“Yeezy” Does It: Adidas Backs Off on Kanye West Connection

“Yeezy” Does It: Adidas Backs Off on Kanye West Connection

After severing their business relationship, Adidas sought to freeze $75 million in accounts belonging to Yeezy. Yeezy is a shoe and fashion brand created by Kayne West. Yeezy shoes and clothes were manufactured and sold through Adidas.



Kanye West first collaborated with Adidas in 2015 after releasing the Yeezy brand’s first shoe model, the Yeezy Boost 750. Throughout the years, the relationship between Adidas and Yeezy proved to be profitable for both parties.

However, in October 2022, Adidas placed its partnership with Kanye West on hold after he made several public antisemitic and racist remarks. On October 25, 2022, Adidas formally ended its partnership with Kanye West and the Yeezy brand.[1] At the time the contract was terminated, Adidas initiated an arbitration for breach of contract claims.[2] Adidas commenced arbitration “after suffering considerable damage to its brand as a result of the well-publicized racist, antisemitic and other offensive conduct of [Kanye West].”[3]

In anticipation of arbitration, Adidas commenced an action in the Southern District of New York seeking to freeze $75 million in accounts belonging to the Yeezy brand. The $75 million figure was part of the operative agreement between the parties and was to be used for restrictive purposes. Upon the termination of the agreement between Yeezy and Adidas, and in light of Kanye West’s comments and ensuing public relations crisis, Chase Bank, where the funds were located, stated it intended to close all accounts held by Kanye West.[4]

Concerned Kanye West might improperly take the funds, Adidas sought to attach the funds pending a resolution of the arbitration to satisfy any potential judgment. Adidas also sought the alternative remedy of freezing the account.[5]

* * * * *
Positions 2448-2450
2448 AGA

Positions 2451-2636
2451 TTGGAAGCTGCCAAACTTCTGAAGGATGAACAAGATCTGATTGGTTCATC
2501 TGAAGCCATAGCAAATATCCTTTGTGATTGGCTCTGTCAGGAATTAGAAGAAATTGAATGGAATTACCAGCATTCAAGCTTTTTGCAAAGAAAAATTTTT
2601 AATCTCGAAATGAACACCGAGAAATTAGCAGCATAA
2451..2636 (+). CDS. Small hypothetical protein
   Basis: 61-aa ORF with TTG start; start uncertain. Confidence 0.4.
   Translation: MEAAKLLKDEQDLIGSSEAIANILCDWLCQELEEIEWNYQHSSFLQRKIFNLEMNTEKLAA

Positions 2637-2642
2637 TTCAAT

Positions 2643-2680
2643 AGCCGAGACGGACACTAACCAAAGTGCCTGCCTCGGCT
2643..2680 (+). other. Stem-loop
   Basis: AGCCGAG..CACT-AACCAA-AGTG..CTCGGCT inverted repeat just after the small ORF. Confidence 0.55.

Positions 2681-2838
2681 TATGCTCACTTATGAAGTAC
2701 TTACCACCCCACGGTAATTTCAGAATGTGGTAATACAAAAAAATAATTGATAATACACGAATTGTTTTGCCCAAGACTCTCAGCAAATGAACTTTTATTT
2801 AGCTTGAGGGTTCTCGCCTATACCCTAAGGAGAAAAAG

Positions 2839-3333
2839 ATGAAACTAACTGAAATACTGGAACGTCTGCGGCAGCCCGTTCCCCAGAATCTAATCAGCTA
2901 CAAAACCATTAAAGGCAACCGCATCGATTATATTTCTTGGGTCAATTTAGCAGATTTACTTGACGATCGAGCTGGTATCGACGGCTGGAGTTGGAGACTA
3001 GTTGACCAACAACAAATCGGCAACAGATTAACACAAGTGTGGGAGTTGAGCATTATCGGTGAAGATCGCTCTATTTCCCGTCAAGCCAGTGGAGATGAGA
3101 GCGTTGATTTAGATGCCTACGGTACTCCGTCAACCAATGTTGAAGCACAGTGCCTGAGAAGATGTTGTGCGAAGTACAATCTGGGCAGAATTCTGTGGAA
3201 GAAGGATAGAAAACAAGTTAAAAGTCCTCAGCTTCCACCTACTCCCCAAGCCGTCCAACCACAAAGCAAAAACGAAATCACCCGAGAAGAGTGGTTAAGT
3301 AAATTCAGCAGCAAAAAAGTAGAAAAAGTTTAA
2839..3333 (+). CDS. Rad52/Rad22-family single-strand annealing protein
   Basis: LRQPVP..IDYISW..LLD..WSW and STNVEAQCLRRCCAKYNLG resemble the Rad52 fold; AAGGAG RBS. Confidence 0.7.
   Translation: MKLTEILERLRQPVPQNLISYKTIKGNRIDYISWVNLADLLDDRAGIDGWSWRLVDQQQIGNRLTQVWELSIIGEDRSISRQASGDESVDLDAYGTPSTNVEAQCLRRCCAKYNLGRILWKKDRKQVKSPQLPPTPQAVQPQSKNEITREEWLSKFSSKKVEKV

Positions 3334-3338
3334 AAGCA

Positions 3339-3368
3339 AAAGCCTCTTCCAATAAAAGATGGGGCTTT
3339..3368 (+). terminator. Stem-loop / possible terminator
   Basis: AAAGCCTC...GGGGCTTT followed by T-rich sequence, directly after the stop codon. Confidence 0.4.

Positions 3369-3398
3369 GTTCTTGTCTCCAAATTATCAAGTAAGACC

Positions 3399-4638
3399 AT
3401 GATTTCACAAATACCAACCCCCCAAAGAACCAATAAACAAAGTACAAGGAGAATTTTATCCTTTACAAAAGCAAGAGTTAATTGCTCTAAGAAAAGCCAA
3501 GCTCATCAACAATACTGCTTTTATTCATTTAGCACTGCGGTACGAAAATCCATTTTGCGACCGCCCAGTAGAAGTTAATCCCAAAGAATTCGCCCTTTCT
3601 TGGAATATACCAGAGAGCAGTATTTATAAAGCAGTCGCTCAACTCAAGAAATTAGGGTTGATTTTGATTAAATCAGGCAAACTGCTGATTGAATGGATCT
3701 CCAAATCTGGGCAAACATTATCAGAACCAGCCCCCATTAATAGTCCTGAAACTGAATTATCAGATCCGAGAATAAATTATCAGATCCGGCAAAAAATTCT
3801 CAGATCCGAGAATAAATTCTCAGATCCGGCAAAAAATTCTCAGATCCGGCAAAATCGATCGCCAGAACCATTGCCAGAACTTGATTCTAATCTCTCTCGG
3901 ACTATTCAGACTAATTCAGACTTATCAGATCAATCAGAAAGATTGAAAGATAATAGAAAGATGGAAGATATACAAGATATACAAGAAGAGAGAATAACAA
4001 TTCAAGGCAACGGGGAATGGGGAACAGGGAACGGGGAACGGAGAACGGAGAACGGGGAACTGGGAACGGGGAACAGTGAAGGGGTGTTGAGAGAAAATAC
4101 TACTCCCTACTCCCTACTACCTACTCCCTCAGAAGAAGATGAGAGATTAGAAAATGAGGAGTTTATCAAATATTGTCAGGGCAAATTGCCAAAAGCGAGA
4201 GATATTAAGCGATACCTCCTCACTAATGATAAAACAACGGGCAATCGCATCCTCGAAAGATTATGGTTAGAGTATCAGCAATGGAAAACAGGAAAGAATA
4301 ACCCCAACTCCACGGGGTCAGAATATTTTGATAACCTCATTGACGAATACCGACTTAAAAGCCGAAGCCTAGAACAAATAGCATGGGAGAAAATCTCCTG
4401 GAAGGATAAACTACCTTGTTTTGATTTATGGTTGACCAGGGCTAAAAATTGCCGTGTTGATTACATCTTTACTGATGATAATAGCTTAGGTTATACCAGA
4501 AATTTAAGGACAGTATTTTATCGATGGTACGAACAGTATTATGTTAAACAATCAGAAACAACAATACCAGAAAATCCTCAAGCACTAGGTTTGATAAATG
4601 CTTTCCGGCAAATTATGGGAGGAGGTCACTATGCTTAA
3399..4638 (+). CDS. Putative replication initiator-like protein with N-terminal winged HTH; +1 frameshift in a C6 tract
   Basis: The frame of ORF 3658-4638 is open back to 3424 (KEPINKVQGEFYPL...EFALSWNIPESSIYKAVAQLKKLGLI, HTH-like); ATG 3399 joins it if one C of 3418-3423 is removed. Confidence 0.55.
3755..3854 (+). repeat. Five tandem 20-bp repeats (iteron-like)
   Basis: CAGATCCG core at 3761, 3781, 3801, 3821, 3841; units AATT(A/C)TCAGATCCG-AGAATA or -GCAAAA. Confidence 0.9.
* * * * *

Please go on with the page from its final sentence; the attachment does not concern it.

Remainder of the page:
Outcome of Adidas’ Application

The court initially granted Adidas’ application for attachment on November 11, 2022 during an ex parte hearing held pursuant to CPLR § 7502, and issued an order to that effect. Pursuant to CPLR § 6211(b), Adidas was required to move to confirm the attachment order with five or ten days after it was issued.  However, Adidas failed to move to conform the attachment order and failed to begin arbitration within 30 days of the freeze order.[6] CPLR § 6211(b) further states if the “plaintiff fails to make such motion within the required period, the order of attachment and any levy thereunder shall have no further effect and shall be vacated upon motion.”

Accordingly, Kanye West moved to vacate the order due to Adidas’s failure to confirm the order. In opposition, Adidas argued the deadline to confirm the order was merely procedural and not binding in federal court.[7] The court rule it is well-established, pursuant to FRCP 64, state law applies. The court held Adidas failed to establish any ground upon which the court could “appropriately grant” an extension to move to confirm the attachment order. Accordingly, the attachment order was vacated. The court also held the TRO expired two weeks after it was issued and was no longer in effect.[8] While Adidas thereafter filed a renewed petition for attachment, Adidas later submitted a request for a voluntary dismissal, which the court granted.[9]



As evidenced by Adidas’ actions, it is important to ensure adherence with statutory deadlines. It is also important to remember even in federal court, state statutory deadlines apply. Time is a precious resource, and there is none to waste.



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[1] https://www.cnbc.com/2022/10/25/adidas-terminates-partnership-with-ye-following-rappers-antisemitic-remarks.html

[2] SDNY civil case no. 1:22-mc-00320

[3] Id.

[4] Id.

[5] https://www.law360.com/articles/1682270/adidas-can-t-keep-freeze-on-75m-in-ye-s-accounts

[6] Id.

[7] SDNY civil case no. 1:22-mc-00320

[8] Id.

[9] Id.